I’m just not sure what he can say about Lance Armstrong. Turns out he has plenty to say.

INEVITABLY THEIR careers became entangled. Armstrong won the World Championship in 1993, the first American since LeMond. In 1996, he overcame cancer. A survivor, in his own way, like LeMond. And in 1999, he won the Tour, his first of seven, and the first American since LeMond. Shortly after that LeMond questioned Armstrong’s association with the Italian doctor Michele Ferrari, and his alleged doping practices. Since then any relationship between Armstrong and LeMond has gone from bad to worse.

It could be seen as just personal. Except it’s not. It’s about business. It’s about fighting for what you believe in. LeMond started his own bicycle company in 1990, then two years later signed a deal with Trek. They would manufacture and distribute the bikes and sell them under LeMond’s name. But by 2001, when LeMond raised his concerns about Michele Ferrari, by far the biggest name on Trek’s books was Lance Armstrong. LeMond, under pressure, retracted, but the fall-out was only beginning. Eight years later it’s headed for the courts; LeMond claims Armstrong, as a way of getting back, was responsible for Trek’s neglect of his line of bikes, which ended the deal completely last year.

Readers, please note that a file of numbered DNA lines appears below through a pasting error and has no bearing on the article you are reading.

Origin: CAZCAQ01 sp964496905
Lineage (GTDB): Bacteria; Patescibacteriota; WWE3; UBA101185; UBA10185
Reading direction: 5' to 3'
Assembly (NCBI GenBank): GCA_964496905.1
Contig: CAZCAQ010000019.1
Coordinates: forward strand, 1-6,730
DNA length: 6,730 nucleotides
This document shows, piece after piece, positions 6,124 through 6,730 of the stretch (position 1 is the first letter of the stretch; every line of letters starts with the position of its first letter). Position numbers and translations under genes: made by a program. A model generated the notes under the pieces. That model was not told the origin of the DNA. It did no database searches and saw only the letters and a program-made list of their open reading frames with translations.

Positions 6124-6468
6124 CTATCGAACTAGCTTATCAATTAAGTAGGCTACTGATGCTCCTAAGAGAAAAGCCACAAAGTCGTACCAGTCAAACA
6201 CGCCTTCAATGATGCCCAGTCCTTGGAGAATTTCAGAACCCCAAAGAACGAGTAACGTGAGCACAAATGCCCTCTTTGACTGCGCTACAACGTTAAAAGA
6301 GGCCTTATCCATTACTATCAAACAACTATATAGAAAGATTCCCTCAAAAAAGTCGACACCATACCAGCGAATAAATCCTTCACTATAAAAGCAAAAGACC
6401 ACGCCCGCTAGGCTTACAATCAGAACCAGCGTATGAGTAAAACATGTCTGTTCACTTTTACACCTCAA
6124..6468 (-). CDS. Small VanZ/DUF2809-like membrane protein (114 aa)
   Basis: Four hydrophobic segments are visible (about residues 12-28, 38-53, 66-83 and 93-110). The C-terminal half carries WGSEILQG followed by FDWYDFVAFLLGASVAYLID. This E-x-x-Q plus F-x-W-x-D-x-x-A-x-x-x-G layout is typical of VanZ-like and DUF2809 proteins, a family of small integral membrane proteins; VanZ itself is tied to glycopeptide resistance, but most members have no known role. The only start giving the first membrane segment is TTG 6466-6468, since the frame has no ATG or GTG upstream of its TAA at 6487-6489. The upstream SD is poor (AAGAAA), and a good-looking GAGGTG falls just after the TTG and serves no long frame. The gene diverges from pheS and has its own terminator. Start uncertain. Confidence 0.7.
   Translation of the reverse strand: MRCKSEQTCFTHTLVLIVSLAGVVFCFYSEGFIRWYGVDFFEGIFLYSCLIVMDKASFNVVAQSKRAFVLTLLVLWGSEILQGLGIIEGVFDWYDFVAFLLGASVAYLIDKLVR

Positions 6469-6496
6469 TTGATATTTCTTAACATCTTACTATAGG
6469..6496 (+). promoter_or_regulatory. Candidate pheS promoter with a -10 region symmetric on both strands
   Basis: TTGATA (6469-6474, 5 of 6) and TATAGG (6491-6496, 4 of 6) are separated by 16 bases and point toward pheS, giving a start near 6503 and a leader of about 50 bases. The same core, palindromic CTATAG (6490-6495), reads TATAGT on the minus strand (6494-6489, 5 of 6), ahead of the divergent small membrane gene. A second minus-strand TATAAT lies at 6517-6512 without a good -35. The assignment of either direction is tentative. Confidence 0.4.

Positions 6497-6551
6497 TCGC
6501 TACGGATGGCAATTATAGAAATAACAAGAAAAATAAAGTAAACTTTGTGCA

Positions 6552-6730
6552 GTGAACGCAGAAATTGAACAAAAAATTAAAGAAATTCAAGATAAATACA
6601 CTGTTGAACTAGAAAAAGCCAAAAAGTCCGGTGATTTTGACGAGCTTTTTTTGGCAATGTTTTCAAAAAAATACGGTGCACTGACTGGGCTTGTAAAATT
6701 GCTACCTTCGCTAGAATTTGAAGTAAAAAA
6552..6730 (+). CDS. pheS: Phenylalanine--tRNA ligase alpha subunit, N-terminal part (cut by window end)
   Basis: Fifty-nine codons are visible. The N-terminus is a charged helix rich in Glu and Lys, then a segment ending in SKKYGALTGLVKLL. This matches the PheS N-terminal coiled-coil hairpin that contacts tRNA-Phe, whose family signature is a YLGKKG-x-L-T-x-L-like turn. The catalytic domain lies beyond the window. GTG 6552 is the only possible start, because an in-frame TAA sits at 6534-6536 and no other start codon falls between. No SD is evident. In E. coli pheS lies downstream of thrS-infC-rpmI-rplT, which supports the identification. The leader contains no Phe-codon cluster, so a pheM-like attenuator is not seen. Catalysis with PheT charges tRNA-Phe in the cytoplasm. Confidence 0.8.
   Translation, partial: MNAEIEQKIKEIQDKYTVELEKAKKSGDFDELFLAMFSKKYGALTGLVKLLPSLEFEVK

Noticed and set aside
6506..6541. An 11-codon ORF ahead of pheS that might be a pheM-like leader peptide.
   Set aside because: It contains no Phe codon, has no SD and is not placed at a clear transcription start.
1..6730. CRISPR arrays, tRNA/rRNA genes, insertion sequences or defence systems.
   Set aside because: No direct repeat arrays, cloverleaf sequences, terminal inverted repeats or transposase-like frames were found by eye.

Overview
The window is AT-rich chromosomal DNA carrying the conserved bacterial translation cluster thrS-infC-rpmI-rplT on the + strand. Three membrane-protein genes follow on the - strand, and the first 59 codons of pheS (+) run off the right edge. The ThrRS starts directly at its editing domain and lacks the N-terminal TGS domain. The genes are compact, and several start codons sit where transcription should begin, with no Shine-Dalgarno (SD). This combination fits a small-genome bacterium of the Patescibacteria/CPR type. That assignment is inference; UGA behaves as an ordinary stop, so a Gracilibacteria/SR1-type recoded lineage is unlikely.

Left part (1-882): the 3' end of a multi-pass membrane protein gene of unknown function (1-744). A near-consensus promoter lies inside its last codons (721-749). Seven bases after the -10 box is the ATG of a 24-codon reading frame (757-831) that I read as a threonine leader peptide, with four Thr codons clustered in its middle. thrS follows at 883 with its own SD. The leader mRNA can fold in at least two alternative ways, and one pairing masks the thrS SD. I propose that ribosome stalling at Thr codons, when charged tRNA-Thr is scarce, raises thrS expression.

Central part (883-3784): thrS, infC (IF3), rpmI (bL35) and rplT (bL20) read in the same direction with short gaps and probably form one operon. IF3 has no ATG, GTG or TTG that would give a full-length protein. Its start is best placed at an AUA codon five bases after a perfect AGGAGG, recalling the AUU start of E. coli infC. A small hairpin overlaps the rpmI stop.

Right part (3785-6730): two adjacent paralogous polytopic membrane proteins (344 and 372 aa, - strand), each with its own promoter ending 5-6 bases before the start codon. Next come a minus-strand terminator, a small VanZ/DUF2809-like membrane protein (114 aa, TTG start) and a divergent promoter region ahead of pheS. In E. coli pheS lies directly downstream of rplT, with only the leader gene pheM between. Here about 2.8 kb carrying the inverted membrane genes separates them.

“Believe me, I want to walk away from this,” he says. “But right now I’m suing Trek. I’m really not the litigation type. I don’t even want to say disparaging things about Lance, because I don’t think he’s worth it, really.

“He’s starting to paint me as disillusioned, unstable. Now that I realise Trek is over and I don’t have a gag order I’ve been a little more outspoken. But I haven’t just been talking about Lance. The guy has an obsession with me, somehow thinks when I talk about drugs, rehabilitations, I must be talking about him. That’s not a good sign.